Take one of the hottest game mechanisms, deck building, add the random mayhem and speed of dice rolling, throw in a lot of Q words that aren’t actually words, and you get one exciting game: Quarriors. Should I throw in the title’s exclamation point? What the heck. Quarriors!
We’ll get to the fun stuff in a bit, but here’s some technical speak that we add into every review.
The Fiddly Bits
Designer: Mike Elliott and Eric M. Lang
Publisher: WizKids Games
Date Released: 2011
Number of Players: 2-4
Age Range: 12 and up (14+ on the box)
Setup Time: About 10 minutes
Play Time: 30 minutes or less
Each player starts the game with a pool of basic dice. These dice aren’t sexy but they even the playing field. We’ll get to what happens on a turn in a bit, but first let’s cover the sides of the dice you’ll see on these basic dice. Quidity, which looks like a raindrop and has a number inside the drop, allows you to pay for other, more impressive dice. Creatures have their own unique die icon and stats like health and attack.
Here’s what happens on a turn. First, you score glory with the creatures you have in play from the previous turn—bigger creatures garner more glory. Second, you grab five dice from your dice bag and then roll them. Third, you may play the creatures you rolled this turn. Then, you attack your opponents’ creatures with your creatures—your creatures attack strengths are dealt to each of your opponents simultaneously and attacking is not optional. And finally, your turn ends with you purchasing new dice from the wilds, a communal market of dice available to all players. Play then shifts to the player to your left.
The first one to reach the necessary victory points—the goal’s different depending on how many players are in the game—wins.
I wonder if the first time someone combined chocolate and peanut butter felt as good as this combination of deck building and dice rolling. I like both mechanisms a lot and I’m glad Quarriors! happened. The game plays like a dream. Sure, someone can roll into several creatures early in the game and dominate because their opponents can’t roll into anything, but the game’s relatively balanced.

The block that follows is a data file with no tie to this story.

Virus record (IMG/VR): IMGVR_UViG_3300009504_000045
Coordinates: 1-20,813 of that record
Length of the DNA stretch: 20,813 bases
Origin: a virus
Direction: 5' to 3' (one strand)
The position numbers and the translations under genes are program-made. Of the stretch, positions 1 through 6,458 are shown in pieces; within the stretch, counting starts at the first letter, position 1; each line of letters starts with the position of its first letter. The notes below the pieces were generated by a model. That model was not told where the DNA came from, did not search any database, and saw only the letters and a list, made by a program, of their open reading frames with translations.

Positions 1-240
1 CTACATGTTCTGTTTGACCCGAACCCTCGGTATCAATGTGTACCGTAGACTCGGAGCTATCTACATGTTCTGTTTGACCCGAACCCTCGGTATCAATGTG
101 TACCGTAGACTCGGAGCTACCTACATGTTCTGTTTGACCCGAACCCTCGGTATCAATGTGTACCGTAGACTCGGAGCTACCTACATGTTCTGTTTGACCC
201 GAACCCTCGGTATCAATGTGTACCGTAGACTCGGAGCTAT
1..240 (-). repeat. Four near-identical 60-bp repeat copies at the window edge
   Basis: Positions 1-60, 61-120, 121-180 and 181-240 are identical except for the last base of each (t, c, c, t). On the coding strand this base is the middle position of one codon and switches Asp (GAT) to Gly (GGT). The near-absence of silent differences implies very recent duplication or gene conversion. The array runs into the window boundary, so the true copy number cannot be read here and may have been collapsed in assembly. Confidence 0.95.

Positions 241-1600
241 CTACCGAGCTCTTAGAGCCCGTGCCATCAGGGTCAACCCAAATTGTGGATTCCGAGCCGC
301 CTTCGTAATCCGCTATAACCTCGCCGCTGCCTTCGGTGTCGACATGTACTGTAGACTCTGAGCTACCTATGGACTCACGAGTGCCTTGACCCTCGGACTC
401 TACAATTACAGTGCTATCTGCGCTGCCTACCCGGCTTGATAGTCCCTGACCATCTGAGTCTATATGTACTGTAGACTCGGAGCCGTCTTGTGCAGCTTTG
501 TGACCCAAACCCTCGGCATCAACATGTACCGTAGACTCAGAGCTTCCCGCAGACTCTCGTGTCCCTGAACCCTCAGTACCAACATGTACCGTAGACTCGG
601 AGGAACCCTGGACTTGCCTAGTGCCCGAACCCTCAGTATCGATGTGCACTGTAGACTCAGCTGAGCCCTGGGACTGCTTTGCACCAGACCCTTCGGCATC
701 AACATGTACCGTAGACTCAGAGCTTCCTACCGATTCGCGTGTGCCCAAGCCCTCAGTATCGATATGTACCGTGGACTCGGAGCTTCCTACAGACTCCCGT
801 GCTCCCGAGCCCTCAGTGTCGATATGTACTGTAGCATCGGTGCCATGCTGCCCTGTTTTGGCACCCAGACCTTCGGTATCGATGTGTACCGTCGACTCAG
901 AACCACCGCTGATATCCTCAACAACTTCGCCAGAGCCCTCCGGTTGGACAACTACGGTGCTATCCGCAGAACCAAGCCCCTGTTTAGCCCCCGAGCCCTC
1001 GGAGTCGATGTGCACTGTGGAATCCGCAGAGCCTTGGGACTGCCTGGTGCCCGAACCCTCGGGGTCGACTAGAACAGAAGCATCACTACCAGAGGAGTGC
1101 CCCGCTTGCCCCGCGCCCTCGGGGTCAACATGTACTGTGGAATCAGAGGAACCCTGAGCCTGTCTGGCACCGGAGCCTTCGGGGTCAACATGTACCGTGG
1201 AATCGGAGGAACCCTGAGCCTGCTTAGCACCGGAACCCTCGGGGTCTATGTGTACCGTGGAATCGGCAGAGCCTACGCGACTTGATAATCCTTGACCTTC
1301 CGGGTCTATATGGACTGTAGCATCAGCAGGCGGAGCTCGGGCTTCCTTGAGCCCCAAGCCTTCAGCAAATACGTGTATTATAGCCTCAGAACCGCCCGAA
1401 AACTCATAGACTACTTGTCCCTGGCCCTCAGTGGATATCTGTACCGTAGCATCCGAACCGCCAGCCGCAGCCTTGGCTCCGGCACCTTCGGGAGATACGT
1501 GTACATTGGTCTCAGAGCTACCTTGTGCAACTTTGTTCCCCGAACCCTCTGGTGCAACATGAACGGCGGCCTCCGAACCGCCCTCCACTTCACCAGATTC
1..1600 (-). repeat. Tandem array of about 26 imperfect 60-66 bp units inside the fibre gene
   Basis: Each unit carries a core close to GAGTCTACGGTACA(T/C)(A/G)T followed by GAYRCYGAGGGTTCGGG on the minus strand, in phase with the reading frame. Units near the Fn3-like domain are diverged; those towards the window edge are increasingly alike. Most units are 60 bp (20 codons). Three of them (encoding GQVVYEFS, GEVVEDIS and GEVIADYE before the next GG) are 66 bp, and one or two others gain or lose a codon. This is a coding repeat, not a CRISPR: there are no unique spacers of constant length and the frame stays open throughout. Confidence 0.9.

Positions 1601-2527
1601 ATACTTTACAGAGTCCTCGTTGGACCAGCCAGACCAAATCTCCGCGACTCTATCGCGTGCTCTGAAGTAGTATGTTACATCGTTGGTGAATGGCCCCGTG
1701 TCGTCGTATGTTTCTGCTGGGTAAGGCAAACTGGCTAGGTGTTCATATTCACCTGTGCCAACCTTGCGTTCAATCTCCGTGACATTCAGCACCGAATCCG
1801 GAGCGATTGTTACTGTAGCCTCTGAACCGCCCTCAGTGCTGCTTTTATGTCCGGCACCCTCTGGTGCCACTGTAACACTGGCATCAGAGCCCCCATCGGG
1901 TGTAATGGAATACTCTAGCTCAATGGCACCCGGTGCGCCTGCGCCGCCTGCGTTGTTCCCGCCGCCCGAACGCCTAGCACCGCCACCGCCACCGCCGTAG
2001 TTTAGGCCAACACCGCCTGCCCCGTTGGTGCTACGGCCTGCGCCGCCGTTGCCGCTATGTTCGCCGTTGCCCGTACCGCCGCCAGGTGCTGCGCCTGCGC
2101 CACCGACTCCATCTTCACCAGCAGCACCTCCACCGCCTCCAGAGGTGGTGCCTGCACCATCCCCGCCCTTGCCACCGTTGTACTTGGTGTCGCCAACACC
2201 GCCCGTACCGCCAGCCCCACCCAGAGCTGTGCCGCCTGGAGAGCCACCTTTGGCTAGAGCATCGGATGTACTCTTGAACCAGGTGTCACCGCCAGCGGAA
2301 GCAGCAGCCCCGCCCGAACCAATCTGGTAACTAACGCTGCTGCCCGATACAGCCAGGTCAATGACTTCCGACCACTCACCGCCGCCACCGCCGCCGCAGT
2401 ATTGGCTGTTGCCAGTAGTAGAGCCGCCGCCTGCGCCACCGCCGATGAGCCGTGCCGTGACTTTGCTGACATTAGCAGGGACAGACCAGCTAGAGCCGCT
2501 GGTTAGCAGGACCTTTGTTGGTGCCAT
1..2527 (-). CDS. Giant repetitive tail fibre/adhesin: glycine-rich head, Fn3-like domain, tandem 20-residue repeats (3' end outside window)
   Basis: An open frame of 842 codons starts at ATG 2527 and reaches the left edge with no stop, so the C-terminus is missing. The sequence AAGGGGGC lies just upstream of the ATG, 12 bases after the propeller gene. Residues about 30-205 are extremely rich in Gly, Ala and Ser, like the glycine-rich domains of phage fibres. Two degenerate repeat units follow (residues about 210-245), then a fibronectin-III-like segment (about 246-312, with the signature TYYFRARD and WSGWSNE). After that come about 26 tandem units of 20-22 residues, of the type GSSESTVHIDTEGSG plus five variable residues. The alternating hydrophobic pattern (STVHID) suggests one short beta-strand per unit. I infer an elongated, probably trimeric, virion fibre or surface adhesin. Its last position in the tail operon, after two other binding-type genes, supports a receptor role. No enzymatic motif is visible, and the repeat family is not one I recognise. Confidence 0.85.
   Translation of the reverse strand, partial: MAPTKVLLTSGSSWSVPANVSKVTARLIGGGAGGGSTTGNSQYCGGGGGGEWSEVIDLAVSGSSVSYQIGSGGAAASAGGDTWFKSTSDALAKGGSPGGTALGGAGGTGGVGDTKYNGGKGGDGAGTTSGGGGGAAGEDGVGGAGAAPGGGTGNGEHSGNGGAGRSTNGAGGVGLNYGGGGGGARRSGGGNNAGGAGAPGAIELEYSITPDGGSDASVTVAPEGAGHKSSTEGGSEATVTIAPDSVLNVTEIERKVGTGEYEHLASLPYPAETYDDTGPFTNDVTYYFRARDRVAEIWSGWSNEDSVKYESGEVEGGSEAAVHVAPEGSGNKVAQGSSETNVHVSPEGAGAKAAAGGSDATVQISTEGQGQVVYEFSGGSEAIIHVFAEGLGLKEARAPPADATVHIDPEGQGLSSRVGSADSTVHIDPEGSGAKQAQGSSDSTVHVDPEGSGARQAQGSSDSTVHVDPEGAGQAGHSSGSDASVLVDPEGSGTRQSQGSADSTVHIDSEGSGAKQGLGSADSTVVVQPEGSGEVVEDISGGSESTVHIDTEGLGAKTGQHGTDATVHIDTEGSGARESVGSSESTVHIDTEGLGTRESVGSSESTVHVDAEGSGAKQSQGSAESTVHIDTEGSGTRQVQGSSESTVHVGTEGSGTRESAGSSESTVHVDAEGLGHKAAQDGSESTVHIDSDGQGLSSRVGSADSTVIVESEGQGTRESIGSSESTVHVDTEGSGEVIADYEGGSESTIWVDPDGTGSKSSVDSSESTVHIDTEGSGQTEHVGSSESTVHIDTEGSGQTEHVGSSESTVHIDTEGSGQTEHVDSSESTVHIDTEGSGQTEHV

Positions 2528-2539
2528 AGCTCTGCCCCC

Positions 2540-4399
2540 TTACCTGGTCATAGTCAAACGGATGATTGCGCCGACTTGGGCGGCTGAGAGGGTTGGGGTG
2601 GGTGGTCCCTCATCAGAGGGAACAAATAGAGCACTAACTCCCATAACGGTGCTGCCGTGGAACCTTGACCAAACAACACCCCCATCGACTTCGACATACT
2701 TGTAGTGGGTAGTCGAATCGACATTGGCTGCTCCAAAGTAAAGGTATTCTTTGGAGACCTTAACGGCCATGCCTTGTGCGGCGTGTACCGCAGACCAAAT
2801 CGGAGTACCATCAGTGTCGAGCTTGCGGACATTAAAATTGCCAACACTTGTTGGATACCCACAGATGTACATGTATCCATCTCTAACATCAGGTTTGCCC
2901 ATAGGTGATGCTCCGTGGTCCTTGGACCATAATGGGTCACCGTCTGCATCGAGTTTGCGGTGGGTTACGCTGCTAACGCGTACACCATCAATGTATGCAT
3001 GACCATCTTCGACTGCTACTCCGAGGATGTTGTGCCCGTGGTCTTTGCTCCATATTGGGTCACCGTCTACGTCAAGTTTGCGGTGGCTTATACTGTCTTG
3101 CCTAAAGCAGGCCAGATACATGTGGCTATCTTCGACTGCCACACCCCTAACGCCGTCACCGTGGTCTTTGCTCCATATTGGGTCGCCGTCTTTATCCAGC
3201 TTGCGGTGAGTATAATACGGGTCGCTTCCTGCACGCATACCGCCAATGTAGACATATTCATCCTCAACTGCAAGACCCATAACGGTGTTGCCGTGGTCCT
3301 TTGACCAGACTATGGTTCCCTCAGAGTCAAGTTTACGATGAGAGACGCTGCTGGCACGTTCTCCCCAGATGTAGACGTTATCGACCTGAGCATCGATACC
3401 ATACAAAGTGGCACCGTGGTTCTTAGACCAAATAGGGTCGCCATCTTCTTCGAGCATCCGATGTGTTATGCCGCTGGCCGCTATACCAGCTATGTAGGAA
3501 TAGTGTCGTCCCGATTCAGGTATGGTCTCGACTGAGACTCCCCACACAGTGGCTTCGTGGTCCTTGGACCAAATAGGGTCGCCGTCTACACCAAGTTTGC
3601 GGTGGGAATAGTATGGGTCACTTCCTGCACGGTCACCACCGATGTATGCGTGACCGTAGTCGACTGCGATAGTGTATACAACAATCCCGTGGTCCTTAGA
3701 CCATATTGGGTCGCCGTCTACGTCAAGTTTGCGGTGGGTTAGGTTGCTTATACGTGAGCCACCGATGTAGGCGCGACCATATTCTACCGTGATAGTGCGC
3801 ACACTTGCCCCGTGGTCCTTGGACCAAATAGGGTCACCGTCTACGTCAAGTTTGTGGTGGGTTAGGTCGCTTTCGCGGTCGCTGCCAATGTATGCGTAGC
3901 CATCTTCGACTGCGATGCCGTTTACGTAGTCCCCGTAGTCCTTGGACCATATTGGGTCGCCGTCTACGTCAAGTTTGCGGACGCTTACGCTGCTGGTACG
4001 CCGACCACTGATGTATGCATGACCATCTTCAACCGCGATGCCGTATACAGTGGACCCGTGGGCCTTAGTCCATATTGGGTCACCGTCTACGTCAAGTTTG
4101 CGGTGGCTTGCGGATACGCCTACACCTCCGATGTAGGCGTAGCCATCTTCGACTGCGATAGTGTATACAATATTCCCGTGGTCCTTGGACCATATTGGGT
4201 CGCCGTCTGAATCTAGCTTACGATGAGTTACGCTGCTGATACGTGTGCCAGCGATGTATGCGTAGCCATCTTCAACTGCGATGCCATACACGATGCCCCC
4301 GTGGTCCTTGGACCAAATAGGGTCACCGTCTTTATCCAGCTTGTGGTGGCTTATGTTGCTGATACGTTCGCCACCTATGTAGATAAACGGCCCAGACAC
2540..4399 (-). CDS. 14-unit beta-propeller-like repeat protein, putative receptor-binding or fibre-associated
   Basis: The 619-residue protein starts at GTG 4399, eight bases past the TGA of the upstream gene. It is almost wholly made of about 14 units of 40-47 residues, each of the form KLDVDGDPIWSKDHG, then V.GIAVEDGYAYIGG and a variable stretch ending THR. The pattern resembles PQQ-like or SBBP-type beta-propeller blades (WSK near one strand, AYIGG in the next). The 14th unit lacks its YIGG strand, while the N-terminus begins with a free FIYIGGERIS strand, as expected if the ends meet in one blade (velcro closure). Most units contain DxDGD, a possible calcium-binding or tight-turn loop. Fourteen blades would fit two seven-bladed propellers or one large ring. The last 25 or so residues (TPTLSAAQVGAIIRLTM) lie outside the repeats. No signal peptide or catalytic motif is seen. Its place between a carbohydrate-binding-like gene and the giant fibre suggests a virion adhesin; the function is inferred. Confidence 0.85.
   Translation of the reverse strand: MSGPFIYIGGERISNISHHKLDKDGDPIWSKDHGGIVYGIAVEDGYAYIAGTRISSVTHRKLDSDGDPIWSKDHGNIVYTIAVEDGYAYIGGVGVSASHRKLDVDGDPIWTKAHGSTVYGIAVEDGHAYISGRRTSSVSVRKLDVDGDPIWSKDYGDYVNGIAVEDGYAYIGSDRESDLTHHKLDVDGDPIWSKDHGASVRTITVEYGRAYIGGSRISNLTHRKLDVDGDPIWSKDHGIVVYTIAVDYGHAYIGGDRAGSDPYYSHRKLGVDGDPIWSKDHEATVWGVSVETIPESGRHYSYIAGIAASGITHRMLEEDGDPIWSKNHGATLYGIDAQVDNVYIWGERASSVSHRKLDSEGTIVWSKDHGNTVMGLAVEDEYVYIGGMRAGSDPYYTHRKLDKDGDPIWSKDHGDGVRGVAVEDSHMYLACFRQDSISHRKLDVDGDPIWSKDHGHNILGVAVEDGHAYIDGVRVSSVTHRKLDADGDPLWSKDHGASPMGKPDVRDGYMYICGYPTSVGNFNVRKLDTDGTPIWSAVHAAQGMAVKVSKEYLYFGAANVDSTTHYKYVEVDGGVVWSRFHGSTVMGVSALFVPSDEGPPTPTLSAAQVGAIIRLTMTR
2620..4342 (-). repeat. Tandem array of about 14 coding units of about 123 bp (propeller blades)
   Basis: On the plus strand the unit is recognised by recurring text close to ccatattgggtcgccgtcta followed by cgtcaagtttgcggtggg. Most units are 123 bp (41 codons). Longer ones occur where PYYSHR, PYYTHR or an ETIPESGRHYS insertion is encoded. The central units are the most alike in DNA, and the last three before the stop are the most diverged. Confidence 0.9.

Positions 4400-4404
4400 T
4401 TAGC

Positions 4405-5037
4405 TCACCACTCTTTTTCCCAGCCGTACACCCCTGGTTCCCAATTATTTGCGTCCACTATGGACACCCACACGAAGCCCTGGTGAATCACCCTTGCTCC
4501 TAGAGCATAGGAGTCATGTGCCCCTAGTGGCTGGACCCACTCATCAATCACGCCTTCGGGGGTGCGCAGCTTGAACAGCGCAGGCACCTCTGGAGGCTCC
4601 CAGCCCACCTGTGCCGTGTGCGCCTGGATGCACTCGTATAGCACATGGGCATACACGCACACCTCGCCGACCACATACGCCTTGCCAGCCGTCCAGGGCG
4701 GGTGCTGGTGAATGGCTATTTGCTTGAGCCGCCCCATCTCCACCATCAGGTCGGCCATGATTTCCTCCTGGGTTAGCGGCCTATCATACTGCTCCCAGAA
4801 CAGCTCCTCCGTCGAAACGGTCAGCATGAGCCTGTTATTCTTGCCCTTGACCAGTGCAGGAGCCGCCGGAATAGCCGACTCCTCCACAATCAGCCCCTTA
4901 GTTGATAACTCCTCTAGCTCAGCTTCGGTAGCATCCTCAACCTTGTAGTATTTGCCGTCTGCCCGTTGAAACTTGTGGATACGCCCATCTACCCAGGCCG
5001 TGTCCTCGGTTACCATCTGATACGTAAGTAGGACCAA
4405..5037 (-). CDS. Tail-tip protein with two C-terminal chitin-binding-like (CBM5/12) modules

Example of different levels of creature cards
I love the inclusion of multiple cards for the dice. These cards change each die’s effect and leads to some interesting combinations. The sheer volume of these combinations means that you won’t play the same game twice no matter how hard you try, and that’s always a great thing. I’ve also never seen anyone suffer from analysis paralysis—the inability to make a decision because of the sheer volume of options—even though Quarriors! has a lot going on.
Overview of a Typical Game Layout
But the game does have some balancing issues. Inequality in creature powers happens. The big, bad dragon beats everything no matter what kind of dragon it is. If I’ve played too many games in a row with a dragon, I’ll take him out of the deck. There’s plenty more creatures to choose from. On the small end of the spectrum, the goblin type that adds the number of goblins you have in play to its strength is one of the few smaller creatures that’s worth picking up, but despite this inequity, Quarriors! doesn’t beat down players too much if they don’t have these creatures.
When I first covered Quarriors!, Marvel: Dice Masters just hit stores and in the last eight months or so, a lot of folks would say that Dice Masters, which now includes Dungeons & Dragons and Yu-Gi-Oh spin offs, has replaced Quarriors! as the dice building game of choice. I say, no.
I like both Dice Masters and Quarriors!, and the two games are different enough to warrant space on your shelf. Even though Dice Masters has a low price point ($1 for a booster and $20 for a base set), it’s still a collectible game and you can sink a lot of money on it. Quarriors! is self-contained. You can choose whether or not to buy the new expansions that come out every quarter or so.
Also, Quarriors! speeds up the deck building mechanism, while there are some collectible games that move faster than Dice Masters.
Quarriors! provides a tasty blend of deck building and dice rolling—a great play.